Terms and Conditions – The Black and Grey List for Non-Consumers 📝


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Consumer or Entrepreneur, Everyone Encounters the "Small Print" Daily

Using terms and conditions is common practice and can be encountered when entering into any agreement. However, the use and content of terms and conditions are subject to regulations.

For instance, a clause in the terms and conditions can be voidable if, considering the nature and other contents of the agreement, the manner in which the conditions were established, the mutually apparent interests of the parties, and other circumstances of the case, it is unreasonably onerous for the other party. Relevant circumstances include the parties' status, their social positions, their relationship, and their expertise. If a clause in the terms and conditions is voidable, the user of those terms cannot rely on that clause.

For agreements with a consumer, the law includes a list of provisions that are deemed unreasonably onerous (the 'black list') and a list of provisions that are presumed to be unreasonably onerous (the 'grey list').

While the black and grey lists apply to agreements with consumers, it can also be relevant, even if the other party is not a consumer, to consider whether a clause in the terms and conditions appears on one of these lists when determining if it is unreasonably onerous for that party. When establishing the black and grey lists, the legislator noted that a small legal entity that is materially indistinguishable from a consumer may also invoke the black or grey list. In practice, we refer to this as 'reflex effect.'

Reflex effect is also possible in other cases, for example, if the other party has entered into an agreement in the course of its profession or business, but the agreement does not relate to its core professional or business activities. There can be cases where the other party is not a consumer, but their position closely resembles that of a consumer. In such cases, the fact that the clause appears on the black or grey list can be considered when assessing whether the clause is unreasonably onerous for that party.

This was addressed in a Supreme Court ruling on 8 September 2023. A couple runs a cheese and dairy business, initially as a partnership and later as a private limited company. They entered into an agreement with a party involved in financial advice and mediation. The agreement concerned a subsidy program from the Dutch Ministry of Economic Affairs that promotes innovative investment projects in developing countries. The advisor's terms and conditions included:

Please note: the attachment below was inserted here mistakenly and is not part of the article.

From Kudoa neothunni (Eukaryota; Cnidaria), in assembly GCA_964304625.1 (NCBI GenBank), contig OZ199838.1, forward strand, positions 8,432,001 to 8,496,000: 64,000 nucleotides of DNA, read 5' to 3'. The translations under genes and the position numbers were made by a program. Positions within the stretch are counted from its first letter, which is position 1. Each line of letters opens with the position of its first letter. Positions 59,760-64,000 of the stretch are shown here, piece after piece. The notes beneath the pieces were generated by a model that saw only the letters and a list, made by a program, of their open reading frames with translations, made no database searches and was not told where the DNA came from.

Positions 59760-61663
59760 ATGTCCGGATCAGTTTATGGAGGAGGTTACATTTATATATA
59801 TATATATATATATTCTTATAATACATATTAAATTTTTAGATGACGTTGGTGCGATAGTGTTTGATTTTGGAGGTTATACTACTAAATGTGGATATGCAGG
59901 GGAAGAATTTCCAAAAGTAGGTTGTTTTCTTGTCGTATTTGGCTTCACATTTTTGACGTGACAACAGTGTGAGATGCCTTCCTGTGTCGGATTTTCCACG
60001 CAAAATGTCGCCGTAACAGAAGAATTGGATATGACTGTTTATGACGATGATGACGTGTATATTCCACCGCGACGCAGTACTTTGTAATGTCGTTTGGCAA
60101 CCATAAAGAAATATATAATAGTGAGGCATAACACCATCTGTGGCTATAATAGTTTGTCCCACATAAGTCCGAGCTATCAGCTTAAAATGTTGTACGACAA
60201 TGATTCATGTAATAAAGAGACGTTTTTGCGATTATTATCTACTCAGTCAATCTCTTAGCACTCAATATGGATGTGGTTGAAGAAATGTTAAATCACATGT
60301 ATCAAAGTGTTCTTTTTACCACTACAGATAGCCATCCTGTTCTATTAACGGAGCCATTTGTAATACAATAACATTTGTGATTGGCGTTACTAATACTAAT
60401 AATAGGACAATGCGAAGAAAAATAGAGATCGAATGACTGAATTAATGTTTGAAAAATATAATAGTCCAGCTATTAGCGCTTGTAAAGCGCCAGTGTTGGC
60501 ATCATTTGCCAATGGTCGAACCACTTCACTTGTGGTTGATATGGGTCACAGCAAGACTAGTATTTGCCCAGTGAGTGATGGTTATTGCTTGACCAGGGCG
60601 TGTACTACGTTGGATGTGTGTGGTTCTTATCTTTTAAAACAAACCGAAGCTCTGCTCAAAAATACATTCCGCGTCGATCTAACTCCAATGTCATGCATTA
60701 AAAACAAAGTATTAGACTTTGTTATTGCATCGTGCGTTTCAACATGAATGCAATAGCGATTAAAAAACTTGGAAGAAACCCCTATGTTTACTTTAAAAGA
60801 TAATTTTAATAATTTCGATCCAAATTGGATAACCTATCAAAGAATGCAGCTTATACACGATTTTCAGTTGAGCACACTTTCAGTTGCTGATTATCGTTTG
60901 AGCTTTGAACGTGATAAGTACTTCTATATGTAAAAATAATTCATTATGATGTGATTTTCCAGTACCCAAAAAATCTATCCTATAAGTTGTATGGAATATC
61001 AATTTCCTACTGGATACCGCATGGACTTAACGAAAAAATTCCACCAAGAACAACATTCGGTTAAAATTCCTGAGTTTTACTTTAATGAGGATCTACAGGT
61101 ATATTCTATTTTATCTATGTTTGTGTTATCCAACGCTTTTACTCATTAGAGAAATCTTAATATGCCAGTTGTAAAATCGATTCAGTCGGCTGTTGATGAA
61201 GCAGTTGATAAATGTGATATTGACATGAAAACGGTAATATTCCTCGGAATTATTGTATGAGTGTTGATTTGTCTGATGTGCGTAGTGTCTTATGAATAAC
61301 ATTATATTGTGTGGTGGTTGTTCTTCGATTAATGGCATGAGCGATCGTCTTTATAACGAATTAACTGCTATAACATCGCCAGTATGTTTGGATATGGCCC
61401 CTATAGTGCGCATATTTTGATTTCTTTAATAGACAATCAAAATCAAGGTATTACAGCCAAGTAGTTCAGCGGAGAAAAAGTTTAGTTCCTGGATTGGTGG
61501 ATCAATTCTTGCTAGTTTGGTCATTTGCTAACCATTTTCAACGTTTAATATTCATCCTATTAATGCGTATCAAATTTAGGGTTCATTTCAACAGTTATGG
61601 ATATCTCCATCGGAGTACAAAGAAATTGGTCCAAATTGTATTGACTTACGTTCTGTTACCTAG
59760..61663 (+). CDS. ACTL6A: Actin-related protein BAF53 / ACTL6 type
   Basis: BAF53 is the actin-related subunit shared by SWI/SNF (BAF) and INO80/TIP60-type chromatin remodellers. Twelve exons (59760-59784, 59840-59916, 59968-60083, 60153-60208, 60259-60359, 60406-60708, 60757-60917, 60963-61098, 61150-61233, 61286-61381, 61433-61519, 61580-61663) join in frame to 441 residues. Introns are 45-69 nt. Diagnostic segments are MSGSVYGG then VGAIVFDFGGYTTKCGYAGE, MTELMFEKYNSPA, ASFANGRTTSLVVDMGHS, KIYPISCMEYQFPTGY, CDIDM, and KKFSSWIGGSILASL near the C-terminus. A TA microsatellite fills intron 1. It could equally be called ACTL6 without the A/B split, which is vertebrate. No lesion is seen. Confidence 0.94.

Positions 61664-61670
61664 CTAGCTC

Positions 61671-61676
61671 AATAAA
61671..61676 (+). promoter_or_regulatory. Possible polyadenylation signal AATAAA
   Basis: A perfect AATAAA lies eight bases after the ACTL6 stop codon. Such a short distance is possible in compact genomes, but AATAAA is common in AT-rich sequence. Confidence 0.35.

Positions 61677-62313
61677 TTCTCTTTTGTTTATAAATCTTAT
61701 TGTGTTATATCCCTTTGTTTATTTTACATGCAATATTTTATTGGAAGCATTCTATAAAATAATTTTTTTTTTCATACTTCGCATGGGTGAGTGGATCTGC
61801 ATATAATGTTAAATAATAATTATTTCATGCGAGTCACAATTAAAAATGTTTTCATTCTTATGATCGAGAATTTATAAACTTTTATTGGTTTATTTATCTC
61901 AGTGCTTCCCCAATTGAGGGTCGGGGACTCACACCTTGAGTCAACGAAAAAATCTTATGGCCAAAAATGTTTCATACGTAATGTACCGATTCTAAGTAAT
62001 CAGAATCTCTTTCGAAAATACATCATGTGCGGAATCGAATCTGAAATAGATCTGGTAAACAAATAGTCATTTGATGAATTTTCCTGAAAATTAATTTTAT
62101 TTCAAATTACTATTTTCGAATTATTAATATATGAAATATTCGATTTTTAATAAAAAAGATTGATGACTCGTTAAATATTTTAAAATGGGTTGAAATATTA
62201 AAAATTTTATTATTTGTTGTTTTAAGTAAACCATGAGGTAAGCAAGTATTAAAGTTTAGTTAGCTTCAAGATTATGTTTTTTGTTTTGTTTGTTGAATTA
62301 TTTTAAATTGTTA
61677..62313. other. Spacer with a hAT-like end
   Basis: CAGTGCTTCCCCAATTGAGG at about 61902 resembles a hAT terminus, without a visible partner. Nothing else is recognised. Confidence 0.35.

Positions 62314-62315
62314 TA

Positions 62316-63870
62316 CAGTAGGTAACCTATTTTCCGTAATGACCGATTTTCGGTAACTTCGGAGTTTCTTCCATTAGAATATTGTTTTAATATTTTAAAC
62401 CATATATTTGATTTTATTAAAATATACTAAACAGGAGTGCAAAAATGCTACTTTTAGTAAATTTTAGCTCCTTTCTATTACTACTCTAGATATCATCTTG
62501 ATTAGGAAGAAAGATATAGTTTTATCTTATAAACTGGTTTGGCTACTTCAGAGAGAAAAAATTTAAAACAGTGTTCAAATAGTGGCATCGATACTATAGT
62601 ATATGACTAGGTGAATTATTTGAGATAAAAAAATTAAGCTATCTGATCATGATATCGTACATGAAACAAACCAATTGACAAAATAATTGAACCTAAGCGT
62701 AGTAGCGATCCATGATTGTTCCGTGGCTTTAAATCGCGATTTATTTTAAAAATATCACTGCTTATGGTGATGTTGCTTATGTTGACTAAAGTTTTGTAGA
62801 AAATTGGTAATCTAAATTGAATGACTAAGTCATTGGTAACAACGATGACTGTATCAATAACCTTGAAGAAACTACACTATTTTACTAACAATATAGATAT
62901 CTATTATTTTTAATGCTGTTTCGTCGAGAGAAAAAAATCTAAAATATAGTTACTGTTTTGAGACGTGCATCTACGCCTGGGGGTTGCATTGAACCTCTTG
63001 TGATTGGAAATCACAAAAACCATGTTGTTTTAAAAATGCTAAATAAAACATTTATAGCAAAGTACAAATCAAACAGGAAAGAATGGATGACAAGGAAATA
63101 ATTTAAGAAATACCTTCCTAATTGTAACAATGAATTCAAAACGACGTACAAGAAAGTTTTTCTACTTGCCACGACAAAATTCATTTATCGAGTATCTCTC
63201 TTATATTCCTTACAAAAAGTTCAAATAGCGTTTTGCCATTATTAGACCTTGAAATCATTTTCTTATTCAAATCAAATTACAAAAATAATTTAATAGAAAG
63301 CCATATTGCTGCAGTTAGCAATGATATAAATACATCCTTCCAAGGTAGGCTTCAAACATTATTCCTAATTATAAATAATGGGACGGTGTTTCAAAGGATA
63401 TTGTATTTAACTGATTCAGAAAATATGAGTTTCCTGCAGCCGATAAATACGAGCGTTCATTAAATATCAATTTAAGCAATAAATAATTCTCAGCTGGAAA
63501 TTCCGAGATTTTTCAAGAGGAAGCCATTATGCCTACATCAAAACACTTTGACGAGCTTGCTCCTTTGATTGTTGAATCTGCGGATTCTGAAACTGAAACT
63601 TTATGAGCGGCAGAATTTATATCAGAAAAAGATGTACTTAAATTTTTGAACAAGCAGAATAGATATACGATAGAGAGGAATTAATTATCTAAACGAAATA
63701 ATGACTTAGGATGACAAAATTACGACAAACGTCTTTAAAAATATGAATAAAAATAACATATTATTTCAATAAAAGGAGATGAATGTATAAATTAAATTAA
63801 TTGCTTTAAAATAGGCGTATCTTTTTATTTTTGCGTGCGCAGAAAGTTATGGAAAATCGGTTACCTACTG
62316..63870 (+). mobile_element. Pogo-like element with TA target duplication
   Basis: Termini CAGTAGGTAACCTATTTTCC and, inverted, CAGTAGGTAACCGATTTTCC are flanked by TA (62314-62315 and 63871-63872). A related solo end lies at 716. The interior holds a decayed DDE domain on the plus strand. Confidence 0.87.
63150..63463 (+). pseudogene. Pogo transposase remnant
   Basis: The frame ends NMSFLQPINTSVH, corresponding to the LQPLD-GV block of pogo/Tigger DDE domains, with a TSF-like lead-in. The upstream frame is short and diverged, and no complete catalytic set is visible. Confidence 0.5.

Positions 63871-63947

“1. Complaints about the work performed must be reported to the user in writing by the client within 8 days of discovery, but no later than 14 days after the completion of the work in question. The notice of default must contain a detailed description of the shortcoming, allowing the user to respond adequately. (…)”

Such a clause is in conflict with the grey and black lists and is presumed unreasonably onerous because it shortens a statutory limitation or expiration period within which a right must be exercised.

The advisor argued that the couple could not invoke the black and/or grey list because they were acting as a legal entity (B.V.). However, the Supreme Court ruled that the clause is unreasonably onerous. In its judgment, the Supreme Court considered the nature of the couple's business (cheese and dairy), their lack of knowledge and experience with the complex financial matters related to the agreement with the advisor, the fact that they had engaged the advisor for this reason, and the fact that the clause appears on the black and/or grey list.

The Court concluded that the couple's position, or at least that of the company, resembles that of a consumer and thus deserves protection. The agreement did not relate to the core activities of the business.

The Supreme Court's ruling demonstrates that the applicability of the black and/or grey list is not only relevant for consumers and/or small entrepreneurs. Reflex effect can indeed be relevant between larger parties.

Read the ruling here.

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De Haij & van der Wende

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Dennis Oud

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Erwin den Hartog

Corporate law, Real estate law
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Fleur Huisman

Environmental law
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Petra Lindthout

Environmental law
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Tessa Sipkema

Employment law, Corporate law
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Gerard van der Wende

Administrative law and Family law
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Elke Hofman-Bijvank

Emplyment law
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